How To Target Market To Improve Deposit Balances

Growing Deposits

Ask the regulators and one of the first questions you will be asked these days is your percentage of uninsured deposits to total deposits. The concern is grounded in data as higher balance accounts are more interest rate and risk-sensitive than lower balance accounts. In this article, we will look at the data around deposit performance as it relates to balances and shows how community banks can dramatically value by just better-allocating marketing and sales dollars more efficiently.

 

Deposit Performance by Balance

 

By way of an example, below is our current decay data of money market accounts based on account size. As you can see below, without interventions, the average small balance account will stay with a bank for four-to-five years with an average life of almost 25 months. This is more than three times to life of a money market account that is over $1mm is balances. 

 

Average Life of a Money Market Account By Size

 

Apply rising rates, externalities like increased social media advertising by national banks (which is currently happening) or a credit shock to the deposit holding institutions, and the average life numbers shrink dramatically. Further, as more and more banks promote online and mobile account opening, we also expect these numbers to shorten by at least 20%.

 

We also want to note that a money market account is fairly representative of a bank’s deposit base. Non-interest bearing accounts, of course, have much longer average lives, while CDs have much shorter average lives. Regardless of the type of account, the above balance sensitivities hold true for just about every account type, every geography and every customer demographic. For example, while banks in the Southeast and Mid-Atlantic regions of the U.S. have more competition for money market accounts thereby making the above numbers less than the above, they exhibit similar differences.

 

Putting This Data Into Action

 

This data suggests that if you were going to spend money on customer retention, you might want to start by targeting those customers with over $500k in balances. Some banks, for example, do nothing more than having their CEO call the largest depositors twice per year to check-in and thank them. This alone can have a material impact on retention and is fairly inexpensive.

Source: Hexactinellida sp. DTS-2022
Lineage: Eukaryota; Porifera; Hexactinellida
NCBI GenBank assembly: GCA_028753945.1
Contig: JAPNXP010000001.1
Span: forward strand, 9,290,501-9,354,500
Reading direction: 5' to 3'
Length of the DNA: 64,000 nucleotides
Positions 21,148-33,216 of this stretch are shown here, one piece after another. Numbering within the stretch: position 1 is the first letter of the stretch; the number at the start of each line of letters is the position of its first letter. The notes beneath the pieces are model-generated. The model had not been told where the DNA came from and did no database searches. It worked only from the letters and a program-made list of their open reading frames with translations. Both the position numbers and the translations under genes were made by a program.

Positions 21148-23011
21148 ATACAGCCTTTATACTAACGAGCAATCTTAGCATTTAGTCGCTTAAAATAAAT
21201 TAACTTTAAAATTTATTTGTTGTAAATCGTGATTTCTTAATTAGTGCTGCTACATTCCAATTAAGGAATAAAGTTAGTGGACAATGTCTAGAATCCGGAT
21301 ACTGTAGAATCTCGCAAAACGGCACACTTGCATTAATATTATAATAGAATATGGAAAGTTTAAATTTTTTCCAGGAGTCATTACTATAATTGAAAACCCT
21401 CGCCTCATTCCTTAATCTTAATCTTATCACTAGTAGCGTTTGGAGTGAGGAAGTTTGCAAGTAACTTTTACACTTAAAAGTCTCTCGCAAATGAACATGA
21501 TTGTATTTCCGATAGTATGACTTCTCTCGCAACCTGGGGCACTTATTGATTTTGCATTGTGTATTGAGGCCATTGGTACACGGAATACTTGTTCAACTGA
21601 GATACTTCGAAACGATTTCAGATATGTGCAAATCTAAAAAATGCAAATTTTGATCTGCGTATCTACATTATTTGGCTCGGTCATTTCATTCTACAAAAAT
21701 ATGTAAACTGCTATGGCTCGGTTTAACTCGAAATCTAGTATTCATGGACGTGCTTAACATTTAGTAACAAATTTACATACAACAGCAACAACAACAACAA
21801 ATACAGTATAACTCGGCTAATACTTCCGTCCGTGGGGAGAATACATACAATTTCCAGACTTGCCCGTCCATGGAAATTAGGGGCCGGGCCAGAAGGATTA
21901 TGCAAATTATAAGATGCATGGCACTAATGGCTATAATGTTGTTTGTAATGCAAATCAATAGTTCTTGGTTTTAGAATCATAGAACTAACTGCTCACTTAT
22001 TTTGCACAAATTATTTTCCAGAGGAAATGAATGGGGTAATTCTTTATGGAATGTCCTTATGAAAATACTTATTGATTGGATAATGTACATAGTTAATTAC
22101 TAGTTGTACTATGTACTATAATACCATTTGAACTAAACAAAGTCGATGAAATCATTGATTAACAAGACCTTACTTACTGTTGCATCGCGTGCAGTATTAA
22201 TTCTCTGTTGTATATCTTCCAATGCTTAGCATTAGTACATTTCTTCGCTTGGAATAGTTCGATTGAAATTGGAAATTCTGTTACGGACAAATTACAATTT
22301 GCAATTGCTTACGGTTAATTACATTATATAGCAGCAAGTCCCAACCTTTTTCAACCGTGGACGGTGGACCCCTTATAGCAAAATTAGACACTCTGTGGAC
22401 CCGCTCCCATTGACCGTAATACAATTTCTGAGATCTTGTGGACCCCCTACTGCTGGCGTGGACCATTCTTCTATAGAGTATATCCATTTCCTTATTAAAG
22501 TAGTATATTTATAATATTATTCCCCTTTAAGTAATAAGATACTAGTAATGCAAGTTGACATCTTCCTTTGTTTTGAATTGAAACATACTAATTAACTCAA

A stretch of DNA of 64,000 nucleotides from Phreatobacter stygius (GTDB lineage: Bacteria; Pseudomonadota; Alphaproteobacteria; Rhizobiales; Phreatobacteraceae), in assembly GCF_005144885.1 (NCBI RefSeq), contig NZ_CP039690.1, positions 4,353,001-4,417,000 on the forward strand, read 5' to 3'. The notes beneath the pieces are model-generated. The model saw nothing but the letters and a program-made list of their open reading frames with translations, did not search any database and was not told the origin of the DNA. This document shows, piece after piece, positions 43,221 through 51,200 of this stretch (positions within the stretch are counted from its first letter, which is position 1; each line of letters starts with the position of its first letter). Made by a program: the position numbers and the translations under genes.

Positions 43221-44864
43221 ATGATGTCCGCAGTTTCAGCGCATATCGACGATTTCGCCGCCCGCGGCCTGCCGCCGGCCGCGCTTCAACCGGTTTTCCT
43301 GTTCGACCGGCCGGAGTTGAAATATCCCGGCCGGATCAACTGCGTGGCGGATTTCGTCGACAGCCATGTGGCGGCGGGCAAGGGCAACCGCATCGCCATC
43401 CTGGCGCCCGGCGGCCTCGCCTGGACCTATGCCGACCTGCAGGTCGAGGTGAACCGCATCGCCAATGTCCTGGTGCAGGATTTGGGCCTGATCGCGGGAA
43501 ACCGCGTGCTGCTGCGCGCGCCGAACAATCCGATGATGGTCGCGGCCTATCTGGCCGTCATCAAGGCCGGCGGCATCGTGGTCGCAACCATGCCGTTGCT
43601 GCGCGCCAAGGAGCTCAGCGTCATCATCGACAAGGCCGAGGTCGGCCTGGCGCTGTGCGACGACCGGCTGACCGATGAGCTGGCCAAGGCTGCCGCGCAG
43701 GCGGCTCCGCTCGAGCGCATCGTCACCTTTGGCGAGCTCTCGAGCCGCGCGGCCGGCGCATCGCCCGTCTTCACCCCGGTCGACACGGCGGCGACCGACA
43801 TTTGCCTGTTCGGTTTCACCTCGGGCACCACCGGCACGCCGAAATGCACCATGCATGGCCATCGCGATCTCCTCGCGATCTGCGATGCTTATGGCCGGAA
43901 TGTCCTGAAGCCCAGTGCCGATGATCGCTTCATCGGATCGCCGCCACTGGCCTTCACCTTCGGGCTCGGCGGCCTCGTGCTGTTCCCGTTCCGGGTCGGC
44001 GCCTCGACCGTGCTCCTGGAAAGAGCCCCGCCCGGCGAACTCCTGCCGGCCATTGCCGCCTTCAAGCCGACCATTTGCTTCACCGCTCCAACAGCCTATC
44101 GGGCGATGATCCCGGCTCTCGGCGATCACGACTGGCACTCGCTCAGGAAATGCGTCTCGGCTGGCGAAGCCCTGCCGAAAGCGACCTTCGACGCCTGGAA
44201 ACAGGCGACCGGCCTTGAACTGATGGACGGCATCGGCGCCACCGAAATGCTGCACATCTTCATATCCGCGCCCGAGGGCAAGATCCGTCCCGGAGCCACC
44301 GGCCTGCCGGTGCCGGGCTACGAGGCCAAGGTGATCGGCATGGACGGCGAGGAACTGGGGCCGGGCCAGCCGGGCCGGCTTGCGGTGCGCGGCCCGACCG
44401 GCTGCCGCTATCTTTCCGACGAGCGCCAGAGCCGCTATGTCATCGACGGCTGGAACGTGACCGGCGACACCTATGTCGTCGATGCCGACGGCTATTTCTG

Of course, one of the best moves is to cross-sell other services – other deposit accounts, alerts, mobile banking, cash management (2018 Definitive List of Treasury Management Services – HERE). For example, adding and connecting an operating DDA account to the MMDA account extends the average life significantly. Add other components, and retention shoots up even further. Below is an example of the before and after snapshot of a $1mm money market account once you start adding other product connections that boost account longevity.

 

Average Deposit Life With Cross-Sell For Retention

 

That increase in retention by more than five times is worth almost $18,000 to the average bank in a static environment and multiple times that in a rising rate environment. Spending sales and marketing dollars on these accounts can provide one of the better returns in bank marketing.

 

Before you spend your sales and marketing resources haphazardly, all the while being concerned about slowing deposit growth, consider getting more focused on how you spend your effort. Targeting high balance accounts to improve their average life is one of the best uses of bank marketing dollars there is in a rising rate environment.